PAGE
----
Search Results for: Netherlands

Investment for Development: The Plodding History of Canadian Development Finance

(Active History is pleased to present today’s post in partnership with aidhistory.ca) Jill Campbell-Miller In the area of development finance Canada has lagged behind its international partners in the G7, only promising to establish a development finance institution (DFI) in the 2015 budget, some 67 years after the UK established the first DFI. This might come as surprise, since blending… Read more »

A Useless Import? European Niqab Politics in Canada

By Aitana Guia In 2012, the Canadian Government led by Conservative Stephen Harper approved a policy banning full veiling from citizenship ceremonies. Zunera Ishaq, who wears a niqab and was about to become Canadian citizen, decided to postpone her ceremony in order to ask the Federal Court whether the government policy was legal. In 2015, the Federal Court found the… Read more »

“We Are the People:” Nativism in Germany?

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By Aitana Guia On Mondays for the past 13 weeks, thousands of Germans have marched on Dresden declaring “Wir sind das Volk,” we are the people. Were it 1989 on the eve of the collapse of the Berlin Wall, these same protestors might have been those who delivered the message to the Communist government of the German Democratic Republic that… Read more »

A Patchwork of Care: Midwifery in Canada

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By Krista McCracken The rise and fall of midwifery as an accepted profession is directly linked to the medicalization of birth, feminism, and social conditions.  The history of midwifery in Canada is similar to the rise and fall of midwifery in the United States and Europe.  For years women gave birth at home surrounded by female relatives and neighbours, with… Read more »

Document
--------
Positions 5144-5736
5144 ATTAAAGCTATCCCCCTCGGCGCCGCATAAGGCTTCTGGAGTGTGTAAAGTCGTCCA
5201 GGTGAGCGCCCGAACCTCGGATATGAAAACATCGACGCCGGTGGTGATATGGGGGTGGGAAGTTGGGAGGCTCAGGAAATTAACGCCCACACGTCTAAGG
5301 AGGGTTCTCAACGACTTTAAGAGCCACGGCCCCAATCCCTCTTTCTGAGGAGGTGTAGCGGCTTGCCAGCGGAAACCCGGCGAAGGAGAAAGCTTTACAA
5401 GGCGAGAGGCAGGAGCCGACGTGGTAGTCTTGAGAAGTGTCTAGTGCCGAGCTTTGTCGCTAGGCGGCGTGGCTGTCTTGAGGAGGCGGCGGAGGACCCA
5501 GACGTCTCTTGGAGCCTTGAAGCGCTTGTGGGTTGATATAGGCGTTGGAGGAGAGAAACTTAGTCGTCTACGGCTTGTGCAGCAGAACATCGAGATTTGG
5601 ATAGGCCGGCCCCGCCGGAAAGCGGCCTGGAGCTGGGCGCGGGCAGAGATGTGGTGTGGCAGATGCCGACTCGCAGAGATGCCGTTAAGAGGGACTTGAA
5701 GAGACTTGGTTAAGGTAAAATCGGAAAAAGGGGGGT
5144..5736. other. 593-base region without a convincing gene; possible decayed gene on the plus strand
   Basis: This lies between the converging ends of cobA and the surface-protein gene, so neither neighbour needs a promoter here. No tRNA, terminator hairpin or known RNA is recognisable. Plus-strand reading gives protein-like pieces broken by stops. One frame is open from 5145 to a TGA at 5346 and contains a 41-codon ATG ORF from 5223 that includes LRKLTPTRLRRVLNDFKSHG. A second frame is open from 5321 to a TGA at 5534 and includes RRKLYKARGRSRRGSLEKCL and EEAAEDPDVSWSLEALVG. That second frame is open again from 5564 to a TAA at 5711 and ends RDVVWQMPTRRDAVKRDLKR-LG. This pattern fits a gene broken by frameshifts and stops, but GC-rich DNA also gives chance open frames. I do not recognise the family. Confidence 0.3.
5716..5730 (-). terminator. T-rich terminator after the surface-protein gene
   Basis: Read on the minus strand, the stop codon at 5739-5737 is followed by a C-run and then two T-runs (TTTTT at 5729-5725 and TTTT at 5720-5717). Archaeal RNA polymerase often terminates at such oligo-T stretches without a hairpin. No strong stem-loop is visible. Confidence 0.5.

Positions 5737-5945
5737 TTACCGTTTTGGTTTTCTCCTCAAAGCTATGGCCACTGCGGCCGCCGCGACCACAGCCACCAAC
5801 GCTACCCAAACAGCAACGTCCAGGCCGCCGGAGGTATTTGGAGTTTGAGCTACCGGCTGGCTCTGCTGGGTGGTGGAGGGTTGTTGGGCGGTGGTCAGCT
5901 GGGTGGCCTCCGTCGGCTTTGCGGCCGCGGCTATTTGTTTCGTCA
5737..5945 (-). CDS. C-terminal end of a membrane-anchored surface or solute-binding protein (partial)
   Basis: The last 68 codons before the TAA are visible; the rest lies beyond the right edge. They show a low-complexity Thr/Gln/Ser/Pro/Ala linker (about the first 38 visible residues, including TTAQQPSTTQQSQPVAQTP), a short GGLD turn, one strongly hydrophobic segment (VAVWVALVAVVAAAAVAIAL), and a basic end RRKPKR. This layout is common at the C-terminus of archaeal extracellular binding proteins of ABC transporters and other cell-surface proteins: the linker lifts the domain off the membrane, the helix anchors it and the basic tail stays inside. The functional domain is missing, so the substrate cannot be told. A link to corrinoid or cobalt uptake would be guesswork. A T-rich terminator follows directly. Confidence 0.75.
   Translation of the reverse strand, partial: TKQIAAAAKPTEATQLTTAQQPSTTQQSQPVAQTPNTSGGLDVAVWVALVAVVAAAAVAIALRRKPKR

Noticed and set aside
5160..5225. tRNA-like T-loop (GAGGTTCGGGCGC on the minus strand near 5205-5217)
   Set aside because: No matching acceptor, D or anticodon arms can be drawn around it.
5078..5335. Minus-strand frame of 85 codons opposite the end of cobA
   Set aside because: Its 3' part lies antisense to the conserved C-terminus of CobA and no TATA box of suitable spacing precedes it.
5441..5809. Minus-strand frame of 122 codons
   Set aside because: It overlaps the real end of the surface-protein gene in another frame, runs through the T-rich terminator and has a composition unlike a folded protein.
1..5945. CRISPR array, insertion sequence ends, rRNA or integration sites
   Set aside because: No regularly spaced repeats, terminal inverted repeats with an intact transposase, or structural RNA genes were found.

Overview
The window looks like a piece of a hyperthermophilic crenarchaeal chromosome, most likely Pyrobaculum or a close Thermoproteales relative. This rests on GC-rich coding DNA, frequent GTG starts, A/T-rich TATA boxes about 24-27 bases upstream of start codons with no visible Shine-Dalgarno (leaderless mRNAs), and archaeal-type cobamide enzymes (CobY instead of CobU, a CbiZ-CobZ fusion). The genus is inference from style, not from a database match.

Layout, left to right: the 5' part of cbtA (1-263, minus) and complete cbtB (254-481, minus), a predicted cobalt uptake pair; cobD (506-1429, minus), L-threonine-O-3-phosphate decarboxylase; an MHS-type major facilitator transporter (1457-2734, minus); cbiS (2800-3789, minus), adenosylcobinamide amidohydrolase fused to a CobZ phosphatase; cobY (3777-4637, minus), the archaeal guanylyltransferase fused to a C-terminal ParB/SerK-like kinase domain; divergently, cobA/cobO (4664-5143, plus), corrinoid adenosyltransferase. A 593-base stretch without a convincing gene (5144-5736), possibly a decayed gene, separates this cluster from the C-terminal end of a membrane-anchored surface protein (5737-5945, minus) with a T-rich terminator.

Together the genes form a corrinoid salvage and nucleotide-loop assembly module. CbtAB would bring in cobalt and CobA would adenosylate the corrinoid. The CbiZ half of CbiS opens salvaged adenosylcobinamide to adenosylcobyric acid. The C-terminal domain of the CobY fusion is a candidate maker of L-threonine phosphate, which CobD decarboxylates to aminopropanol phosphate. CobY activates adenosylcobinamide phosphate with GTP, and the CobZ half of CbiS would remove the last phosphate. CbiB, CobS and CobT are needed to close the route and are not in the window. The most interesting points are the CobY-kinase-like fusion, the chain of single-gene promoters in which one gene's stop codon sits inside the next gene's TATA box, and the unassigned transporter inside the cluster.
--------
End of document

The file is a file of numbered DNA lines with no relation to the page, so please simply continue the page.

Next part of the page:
Why is this time Different? Political Implications of prolonged Economic Downturns

By David Zylberberg Historians place a disproportionate emphasis on the 1930s when teaching European History. The decade looms large in our courses with discussions of economic depressions, the rise of far-right political parties and the onset of the Second World War. We generally try to instill greater complexity to our lectures but a fairly straight-forward narrative emerges: Economic collapse and… Read more »

The 300th Anniversary of the Treaty of Utrecht and the Generosity of Governments

By Gregory Kennedy I know what you are thinking.  Not another commemoration of some dusty old treaty or some gruesome colonial war!  Still, since both Thomas Mulcair and Thomas Peace called our attention to the 250th Anniversary of the Royal Proclamation of 1763 , it seems only fair that the Treaty of Utrecht of 1713 should get its due. 

60 years on: remembering the North Sea Flood of 1953

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By Alexander Hall Last week marked the 60th anniversary of the most catastrophic flood that struck the UK in the twentieth century. The North Sea Flood and the associated storm system, which occurred on 31st January – 1st February, 1953, was responsible for over 400 deaths in the UK and nearly 2000 in the Netherlands. The scale of the devastation… Read more »

Experimenting with Victorian anthropometrics: What can we learn from past scientific practices?

By Efram Sera-Shriar Imagine yourself as a nineteenth-century naturalist living in Britain. You are working on a project that seeks to examine differences (both cultural and physical) between the various peoples of the world. You want to collect information from distant locations scattered throughout the globe, but you are unable to travel abroad because of vocational and familial obligations at… Read more »

The Historical Roots of Today’s Climate of Apathy

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By Dagomar Degroot In recent weeks widespread outrage over the publication of Kate Middleton’s topless photos has existed in strange parallel with a decidedly muted response to a shocking acceleration of Arctic melting. While every day brought new stories of royal indignation and litigation to the front pages of major newspapers, concern over the plight of our increasingly topless planet… Read more »

Cheering for Global Warming: What Europe’s Climatic Past can tell us About our Attitudes Today

By Dagomar Degroot Last March, 15,000 heat records were shattered across all American states. While monthly temperatures soared over 15 degrees Celsius above twentieth century American averages, unseasonal warmth also affected much of Canada. In Toronto, hushed, apologetic admissions that there might be something to climate change after all quickly yielded to unabashed celebration of global warming as spring sprung… Read more »